What is the wrong with this code?

Discussion in 'C Programming' started by yezi, Nov 11, 2005.

  1. yezi

    yezi Guest

    #include <stdio.h>
    #include <stdlib.h>
    #include <unistd.h>
    #include <errno.h>
    #include <string.h>
    #include <sys/types.h>
    #include <sys/socket.h>
    #include <netinet/in.h>
    #include <arpa/inet.h>
    #include <netdb.h>
    #include <time.h>


    struct nlpPkt
    {
    int source:4; int destin:4;
    unsigned int control:1;
    unsigned int contype:5;
    int length:10;
    int checksum:16;
    union
    {
    char data[1500]; //info holds message/packet if the event type is
    msg/pck arrival.
    struct TLPPKT *tlp;
    } nlpData;

    } NLPPKT; //same size

    struct tlpPkt
    {
    int sequence:7;
    int ack:8;
    int length:10;
    int blankbit:5;
    int End:1;
    char tlpData[1469];

    } TLPPKT;


    int main(){

    NLPPKT *nlppkt;
    TLPPKT *tlppkt;
    char str[8888] = "asbcdefghijklmnopqrstuvwxyz";

    tlppkt=(TLPPKT *)malloc(sizeof(TLPPKT));
    nlppkt=(NLPPKT *)malloc(sizeof(NLPPKT));

    tlppkt->sequence =1;
    tlppkt->ack =2;
    tlppkt->length =1000;
    tlppkt->blankbit = 0;
    tlppkt->End=1;
    tlppkt->tlpData=str;

    memcpy( nlppkt->nlpData.tlp, tlppkt, sizeof(TLPPKT));
    printf("nlppkt.nlpdata.data is %s\n",nlppkt->nlpData.tlp);

    return 0;
    }
     
    yezi, Nov 11, 2005
    #1
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  2. [code snipped]

    Ummmm, not enough comments?
     
    Chris McDonald, Nov 11, 2005
    #2
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  3. yezi

    pete Guest

    That code has too many headers that I don't have.

    http://www.ungerhu.com/jxh/clc.welcome.txt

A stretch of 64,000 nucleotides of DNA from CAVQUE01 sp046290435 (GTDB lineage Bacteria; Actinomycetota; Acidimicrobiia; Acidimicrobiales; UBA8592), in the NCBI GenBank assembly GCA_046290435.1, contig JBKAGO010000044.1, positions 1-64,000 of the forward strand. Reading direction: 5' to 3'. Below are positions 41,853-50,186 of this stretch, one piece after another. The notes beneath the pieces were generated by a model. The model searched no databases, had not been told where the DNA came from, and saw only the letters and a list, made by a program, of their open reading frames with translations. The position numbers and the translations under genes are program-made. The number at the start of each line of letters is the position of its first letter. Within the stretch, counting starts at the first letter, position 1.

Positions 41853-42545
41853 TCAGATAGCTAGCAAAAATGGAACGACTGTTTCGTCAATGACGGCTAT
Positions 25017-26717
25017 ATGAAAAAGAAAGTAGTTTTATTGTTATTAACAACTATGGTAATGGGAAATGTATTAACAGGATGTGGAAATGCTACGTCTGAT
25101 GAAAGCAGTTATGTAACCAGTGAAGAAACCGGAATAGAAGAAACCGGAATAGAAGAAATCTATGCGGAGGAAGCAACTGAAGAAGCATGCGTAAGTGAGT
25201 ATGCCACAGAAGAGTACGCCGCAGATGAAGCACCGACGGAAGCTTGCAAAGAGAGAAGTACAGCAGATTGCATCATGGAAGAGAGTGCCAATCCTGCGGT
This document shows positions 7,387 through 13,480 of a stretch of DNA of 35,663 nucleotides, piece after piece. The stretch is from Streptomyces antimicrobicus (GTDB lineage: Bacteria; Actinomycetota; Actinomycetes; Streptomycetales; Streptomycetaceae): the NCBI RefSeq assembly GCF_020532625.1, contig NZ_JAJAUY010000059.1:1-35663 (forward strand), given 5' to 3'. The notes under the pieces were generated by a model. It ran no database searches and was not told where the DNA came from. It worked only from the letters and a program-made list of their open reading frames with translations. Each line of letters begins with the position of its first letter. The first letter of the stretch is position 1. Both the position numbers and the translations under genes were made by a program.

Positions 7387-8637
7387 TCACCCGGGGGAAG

pete, Nov 11, 2005
    #3
  4. [snip]

    Please put the question in the body of the article as well as in the
    subject. Not all newsreaders display the subject properly.

    The code is poorly indented, making it difficult to read.

    It casts the result of malloc(). This isn't strictly incorrect, but
    it's unnecessary and can mask certain errors. The quoted lines should
    be:

    tlppkt = malloc(sizeof *tlppkt);
    nlppkt = malloc(sizeof *nlppkt);

    It uses several headers that are not defined by the C standard. It
    should be discussed in a system-specific newsgroup, possibly
    comp.unix.programmer.

    When you do post in an appropriate newsgroup, please provide more
    information than just asking what's wrong with the code. You need to
    specify what the code actually does, what you wanted it to do, and how
    those differ.
     
    Keith Thompson, Nov 11, 2005
    #4
  5. There is no question in your message. Some readers cannot see the
    question in your title. Ask your questions in the body of the
    message.

    The answer to your question is just about everything.

    You don't tell us what the code is supposed to do or how what it
    actually does differs from the desired result. Only a few here claim
    clairvoyance.
    None standard headers. How do non-unix types know what this is?
    // type comments frequently wrap rendering your code uncompilable.
    I give up. Same size as what?
    You should not cast the return from malloc.
    length is signed and 10 bits wide. The max value it can hold is 511.
    End is signed and 1 bit wide. The max value it can hold is 0.
    tlpData is an array. It cannot appear on the left of an assignment.
    tlp is an uninitialized pointer. You cannot pass an uninitialized
    value to a function.
    When initialized properly, tlp will point to a struct. The first
    member of the struct is not a string.

    <<Remove the del for email>>
     
    Barry Schwarz, Nov 11, 2005
    #5
  6. yezi

    Jack Klein Guest

    [snip]
    [snip]
    It is implementation-defined whether 'length' is signed or unsigned.
    If the OP's implementation makes it unsigned, the maximum value it can
    hold is 1023.
    Ditto, except of course that the maximum value if unsigned is 1.

    6.7.2 Type specifiers P. 5: "Each of the comma-separated sets
    designates the same type, except that for bit-fields, it is
    implementation-defined whether the specifier int designates the same
    type as signed int or the same type as unsigned int."
     
    Jack Klein, Nov 11, 2005
    #6
  7. yezi

    yezi Guest

    I am really new with bit manipulation .Through the comments, I think it
    is the basi bit problem .Would you provide some good websit to read?

    Thanks
     
    yezi, Nov 11, 2005
    #7
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